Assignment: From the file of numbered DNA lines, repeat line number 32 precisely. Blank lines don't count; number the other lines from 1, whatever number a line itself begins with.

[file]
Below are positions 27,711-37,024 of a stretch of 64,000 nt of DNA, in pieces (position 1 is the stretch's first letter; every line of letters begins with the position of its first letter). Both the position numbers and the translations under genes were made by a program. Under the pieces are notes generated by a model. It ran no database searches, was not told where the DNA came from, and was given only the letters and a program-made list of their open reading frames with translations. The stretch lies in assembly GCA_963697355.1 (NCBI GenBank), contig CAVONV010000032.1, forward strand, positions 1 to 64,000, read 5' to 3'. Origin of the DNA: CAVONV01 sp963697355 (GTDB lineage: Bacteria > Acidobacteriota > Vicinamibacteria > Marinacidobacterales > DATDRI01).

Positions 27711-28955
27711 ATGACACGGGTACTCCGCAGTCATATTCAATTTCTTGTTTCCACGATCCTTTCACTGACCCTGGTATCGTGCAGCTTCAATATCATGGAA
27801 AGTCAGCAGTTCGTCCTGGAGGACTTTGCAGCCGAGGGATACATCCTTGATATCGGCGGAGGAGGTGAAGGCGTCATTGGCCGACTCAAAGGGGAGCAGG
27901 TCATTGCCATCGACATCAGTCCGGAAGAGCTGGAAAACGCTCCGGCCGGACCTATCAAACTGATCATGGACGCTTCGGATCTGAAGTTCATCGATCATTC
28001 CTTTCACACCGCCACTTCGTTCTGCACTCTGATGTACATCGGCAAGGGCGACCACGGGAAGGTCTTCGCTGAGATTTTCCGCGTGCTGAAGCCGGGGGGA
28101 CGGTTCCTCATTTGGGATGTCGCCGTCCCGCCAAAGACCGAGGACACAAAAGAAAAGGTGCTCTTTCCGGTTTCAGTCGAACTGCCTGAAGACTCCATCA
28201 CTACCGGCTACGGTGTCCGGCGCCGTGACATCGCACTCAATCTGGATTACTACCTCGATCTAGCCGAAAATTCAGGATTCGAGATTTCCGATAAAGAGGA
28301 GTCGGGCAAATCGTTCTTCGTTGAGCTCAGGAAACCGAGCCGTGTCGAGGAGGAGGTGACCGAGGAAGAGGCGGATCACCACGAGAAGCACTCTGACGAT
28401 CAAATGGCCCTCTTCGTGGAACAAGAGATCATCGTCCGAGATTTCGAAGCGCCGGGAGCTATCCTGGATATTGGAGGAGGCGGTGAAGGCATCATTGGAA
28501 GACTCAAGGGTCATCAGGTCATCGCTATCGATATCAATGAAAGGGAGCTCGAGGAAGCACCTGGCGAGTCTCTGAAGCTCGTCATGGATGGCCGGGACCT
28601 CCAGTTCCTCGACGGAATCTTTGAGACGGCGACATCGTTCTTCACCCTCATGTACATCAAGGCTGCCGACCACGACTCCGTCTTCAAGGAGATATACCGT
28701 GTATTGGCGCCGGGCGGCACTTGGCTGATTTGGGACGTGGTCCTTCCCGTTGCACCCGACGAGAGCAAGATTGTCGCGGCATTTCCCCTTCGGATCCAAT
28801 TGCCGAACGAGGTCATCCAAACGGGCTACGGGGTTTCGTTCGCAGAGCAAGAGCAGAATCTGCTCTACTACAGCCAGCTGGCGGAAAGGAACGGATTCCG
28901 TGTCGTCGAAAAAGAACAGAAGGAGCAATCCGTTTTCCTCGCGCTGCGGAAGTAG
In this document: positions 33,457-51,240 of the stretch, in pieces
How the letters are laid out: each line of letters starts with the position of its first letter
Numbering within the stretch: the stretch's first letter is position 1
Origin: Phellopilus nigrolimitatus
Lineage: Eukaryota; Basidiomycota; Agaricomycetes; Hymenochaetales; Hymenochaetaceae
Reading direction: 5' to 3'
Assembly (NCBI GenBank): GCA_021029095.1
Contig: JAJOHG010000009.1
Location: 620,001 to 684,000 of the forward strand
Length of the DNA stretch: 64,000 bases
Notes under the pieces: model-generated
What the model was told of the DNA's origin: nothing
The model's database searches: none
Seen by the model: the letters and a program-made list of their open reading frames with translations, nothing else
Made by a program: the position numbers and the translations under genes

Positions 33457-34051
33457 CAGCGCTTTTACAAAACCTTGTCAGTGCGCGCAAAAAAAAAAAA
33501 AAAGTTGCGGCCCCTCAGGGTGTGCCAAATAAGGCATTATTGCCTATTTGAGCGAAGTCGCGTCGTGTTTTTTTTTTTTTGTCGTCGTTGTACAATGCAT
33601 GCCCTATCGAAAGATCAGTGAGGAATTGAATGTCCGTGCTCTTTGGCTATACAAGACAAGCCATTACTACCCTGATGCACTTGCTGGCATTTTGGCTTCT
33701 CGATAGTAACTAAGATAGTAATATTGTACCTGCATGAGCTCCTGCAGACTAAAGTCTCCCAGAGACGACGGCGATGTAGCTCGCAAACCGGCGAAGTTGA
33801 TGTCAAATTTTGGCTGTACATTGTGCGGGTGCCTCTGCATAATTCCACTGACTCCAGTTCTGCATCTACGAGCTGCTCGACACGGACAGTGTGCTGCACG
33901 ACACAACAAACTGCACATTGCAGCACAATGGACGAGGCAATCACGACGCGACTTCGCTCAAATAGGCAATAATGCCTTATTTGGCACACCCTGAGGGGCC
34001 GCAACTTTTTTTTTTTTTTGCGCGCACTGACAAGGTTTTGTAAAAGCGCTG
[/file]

33457 CAGCGCTTTTACAAAACCTTGTCAGTGCGCGCAAAAAAAAAAAA